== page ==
The vibrant intertextuality of the Tabula Mundi enriches greatly our knowledge of the literary tastes and training of Gaza literati, of whom John appears to be our sole extant poet, and the diffusion of Egyptian poetry in late antiquity, most likely underscoring a lively intellectual exchange between Gaza and Alexandria. Perhaps the poet learned Nonnus’ poetry during study at Alexandria, and it seems likely that John played a critical role in popularizing Nonnian verse among Gaza and Palestinian literati. Lauritzen’s scholarship has contributed greatly to contemporary understanding of the innovative elements of John’s vivacious mimesis of the Dionysiaca (and to a lesser extent, the Paraphrase), yet the introduction and notes in this edition could communicate her most interesting analysis on this issue far more explicitly.3 In addition to the towering presence of Nonnus, John interweaves references to standard texts and authors of the grammatical-rhetorical repertoire (Aristophanes, Euripides, Homeric Hymns, Hesiod, Homer [also a by-product of Nonnian mimesis]), as well as citations of Hellenistic authors Theocritus, Apollonius of Rhodes, Callimachus, epigrams surviving in the Greek Anthology, and Gregory of Nazianzus (Carmina moralia, Carmina dogmatic). Of particular interest also are John’s quotations of scientific authors in passages related to astronomical or atmospheric phenomena (Aratus, Phaenomena; Pseudo-Manethon, Apotelesmata), a fairly unusual feature in works associated with the Gaza School.
John’s references to the hymns of Proclus in the context of his cosmography merit comparative study with the inclusion of Proclus in the writings of other members of the Gaza School, especially the discussions of the creation of the cosmos in the Gaza rhetoricians Aeneas (Theophrastus), Procopius (Commentary on Genesis), and Zacharias (Ammonius). Proclus’ powerful defense of the eternity of the world, articulated with precision in his Eighteen Arguments on the Eternity of the World and his Commentary on Plato’s Timaeus, did much to rankle these Christian sophists from Gaza, who each responded to the diadoch in a separate treatise.4 In contrast, John deploys Proclus’ verse to add both poetic and philosophical inflection in his ekphrasis. In contexts in which he is beseeching the favors of the gods of poetry (the Muses, the Sirens, Apollo), John refers to verses from Proclus’ Hymns that indicate poetic inspiration (Tab.40; cf. Hymn to the Muses), and the metaphor of the breath of inspiration that navigates the ship of the poet (Tab.; cf. Hymn to Athena). Elsewhere, John makes use of Proclus’ poetic personifications of the Winds (Tab. 250; cf. Hymn to Athena), the sun as the heart of the sky (Tab.74; cf. Hymn to the Sun1.6) and the rays of the sun as generating life (Tab.76; Hymn to the Sun1.10). Numerous other passages contain language and concepts replicated in various texts of Proclus (pp. LXI-LXIII). John’s inclusion of Proclus confirms again the engagement of Gaza literati with Neoplatonic thought, even if late ancient Gaza, as far as we know, did not produce philosophers (famous or otherwise).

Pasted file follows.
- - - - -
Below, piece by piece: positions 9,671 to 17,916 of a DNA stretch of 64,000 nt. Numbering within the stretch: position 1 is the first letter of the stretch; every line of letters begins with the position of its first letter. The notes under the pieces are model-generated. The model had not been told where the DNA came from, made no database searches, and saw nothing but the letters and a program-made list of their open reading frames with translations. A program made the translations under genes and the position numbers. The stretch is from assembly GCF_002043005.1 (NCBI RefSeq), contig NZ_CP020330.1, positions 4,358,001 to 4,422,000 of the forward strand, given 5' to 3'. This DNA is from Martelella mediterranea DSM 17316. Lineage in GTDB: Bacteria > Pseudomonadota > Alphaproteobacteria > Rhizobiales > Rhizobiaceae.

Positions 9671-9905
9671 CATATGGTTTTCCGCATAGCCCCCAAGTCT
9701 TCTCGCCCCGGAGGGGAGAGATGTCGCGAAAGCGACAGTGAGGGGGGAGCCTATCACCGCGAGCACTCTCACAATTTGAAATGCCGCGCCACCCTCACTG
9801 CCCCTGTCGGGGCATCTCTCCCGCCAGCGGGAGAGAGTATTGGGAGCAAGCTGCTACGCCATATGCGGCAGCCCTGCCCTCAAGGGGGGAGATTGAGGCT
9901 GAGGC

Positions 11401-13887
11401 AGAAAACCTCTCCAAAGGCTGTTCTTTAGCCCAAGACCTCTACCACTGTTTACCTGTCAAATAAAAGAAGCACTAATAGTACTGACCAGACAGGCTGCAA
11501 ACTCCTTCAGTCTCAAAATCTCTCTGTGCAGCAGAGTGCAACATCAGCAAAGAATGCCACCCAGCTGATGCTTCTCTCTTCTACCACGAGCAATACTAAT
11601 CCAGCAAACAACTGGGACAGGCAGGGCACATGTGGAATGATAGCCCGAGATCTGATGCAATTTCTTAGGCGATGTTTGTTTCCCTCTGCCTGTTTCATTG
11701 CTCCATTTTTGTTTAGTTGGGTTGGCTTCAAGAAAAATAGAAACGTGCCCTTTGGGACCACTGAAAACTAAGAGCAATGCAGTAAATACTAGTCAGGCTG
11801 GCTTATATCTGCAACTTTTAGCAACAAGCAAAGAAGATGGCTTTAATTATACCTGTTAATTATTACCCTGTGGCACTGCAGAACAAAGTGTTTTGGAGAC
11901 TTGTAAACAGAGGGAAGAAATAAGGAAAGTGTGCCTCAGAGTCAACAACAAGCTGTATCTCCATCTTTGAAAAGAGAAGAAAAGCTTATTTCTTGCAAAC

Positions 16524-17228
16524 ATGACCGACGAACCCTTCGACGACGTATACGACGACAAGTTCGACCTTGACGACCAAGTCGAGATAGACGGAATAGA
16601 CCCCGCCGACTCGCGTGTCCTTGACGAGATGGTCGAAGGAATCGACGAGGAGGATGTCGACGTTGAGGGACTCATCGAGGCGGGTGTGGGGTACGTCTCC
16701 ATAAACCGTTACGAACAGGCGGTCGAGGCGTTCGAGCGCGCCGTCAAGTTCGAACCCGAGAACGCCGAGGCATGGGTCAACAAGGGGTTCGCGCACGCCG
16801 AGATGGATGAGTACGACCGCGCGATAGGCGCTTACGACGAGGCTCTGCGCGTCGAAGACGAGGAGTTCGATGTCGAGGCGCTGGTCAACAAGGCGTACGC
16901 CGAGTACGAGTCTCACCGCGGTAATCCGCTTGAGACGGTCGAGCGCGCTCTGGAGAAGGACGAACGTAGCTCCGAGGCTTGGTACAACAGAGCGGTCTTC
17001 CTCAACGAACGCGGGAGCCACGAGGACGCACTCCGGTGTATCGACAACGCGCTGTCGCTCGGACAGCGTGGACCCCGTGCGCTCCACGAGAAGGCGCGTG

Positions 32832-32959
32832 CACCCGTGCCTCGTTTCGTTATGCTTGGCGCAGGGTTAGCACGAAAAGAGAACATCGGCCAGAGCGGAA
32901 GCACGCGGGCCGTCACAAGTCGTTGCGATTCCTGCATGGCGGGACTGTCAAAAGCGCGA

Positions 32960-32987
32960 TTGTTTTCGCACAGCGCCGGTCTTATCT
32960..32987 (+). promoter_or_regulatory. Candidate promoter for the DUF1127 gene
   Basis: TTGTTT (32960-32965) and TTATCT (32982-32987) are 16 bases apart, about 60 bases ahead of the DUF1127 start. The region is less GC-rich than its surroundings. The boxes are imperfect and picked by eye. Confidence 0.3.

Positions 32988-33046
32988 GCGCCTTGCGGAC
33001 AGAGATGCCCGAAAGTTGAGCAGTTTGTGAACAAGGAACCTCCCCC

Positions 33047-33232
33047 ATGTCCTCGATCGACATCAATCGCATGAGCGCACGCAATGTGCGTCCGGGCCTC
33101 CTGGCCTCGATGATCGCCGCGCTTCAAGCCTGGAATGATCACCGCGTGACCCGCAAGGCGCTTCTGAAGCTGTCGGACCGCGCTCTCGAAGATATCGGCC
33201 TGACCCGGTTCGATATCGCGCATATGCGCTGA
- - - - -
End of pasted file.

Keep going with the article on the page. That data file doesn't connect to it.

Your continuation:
The issue of the context of performance and the audience of theekphrasis could have received greater attention here. It seems likely that John declaimed his poem publicly (p. 56n9), and if the bathhouse was indeed located in Gaza, then the audience was likely comprised of Gaza and Palestinian literati. Lauritzen’s suggestion that John’s references in his initial iambic prologue (Tab.2 and 12) to the figure of the philosopher “exalté par la hauteur de son sujet,” drawn from Aristophanes Clouds (810 and 225), represents the Gaza poet’s attempt to distance himself from the role of interpreting the allegorical figures of the Hellenic tradition, a role she judges “délicat voire risqué” in the context of 6th c. Gaza, may require qualification (p. XLV). Christian Gaza literati seem to have participated in unapologetically “Hellenic” public oratory with comfortable enthusiasm. One needs only to refer to the delightfully folksy mythological language of the Ekphrasis tou horologiou, probably delivered publicly in the Gaza city center (the clock’s location), by John’s contemporary, Procopius of Gaza. John’s assumption of the philosopher’s persona may well be similar to the posturing of Procopius as sophist-philosopher used frequently in his letters.
John’s genius, which Scaliger rated more highly than that of Nonnus, has regrettably stood for far too long in the Panopolitan’s shadow. One hopes that this fine edition will stimulate new literary, textual, and historical study of this long-neglected ekphrasis associated with the cultural blossoming of late antique Gaza, a subject of burgeoning scholarly interest.
1. On this, see Lauritzen, “Sur l’identité de Jean de Gaza: grammatikos et notable,” RET 5 (2015-16): 177-210. It would have been helpful if Lauritzen could have shared in the present volume her reasoning on this matter.
2. See Eugenio Amato, Notice, pp. 3-39 at 32-39, in idem, ed., comm., and Pierre Maréchaux, trans., Procope de Gaza. Discours et fragments. Collection des universities de France. Série grecque, 503. (Paris: Les Belles Lettres, 2014).
3. Cf. Lauritzen’s excellent essay, “Nonnus in Gaza: the Expansion of Modern Poetry from Egypt to Palestine in the Early Sixth Century CE,” pp. 421-33, in K. Spanoudakis, ed., Nonnus of Panopolis in ContextTrends in Classics Supplement 24 (Berlin; Boston: De Gruyter, 2014).
4. For discussion of the response of the Gaza rhetoricians to Proclus’ thought on creation and eternity, see Michael W. Champion, Explaining the Cosmos: Creation and Cultural Interaction in Late-Antique Gaza Oxford Studies in Late Antiquity (Oxford; New York: Oxford University Press, 2014).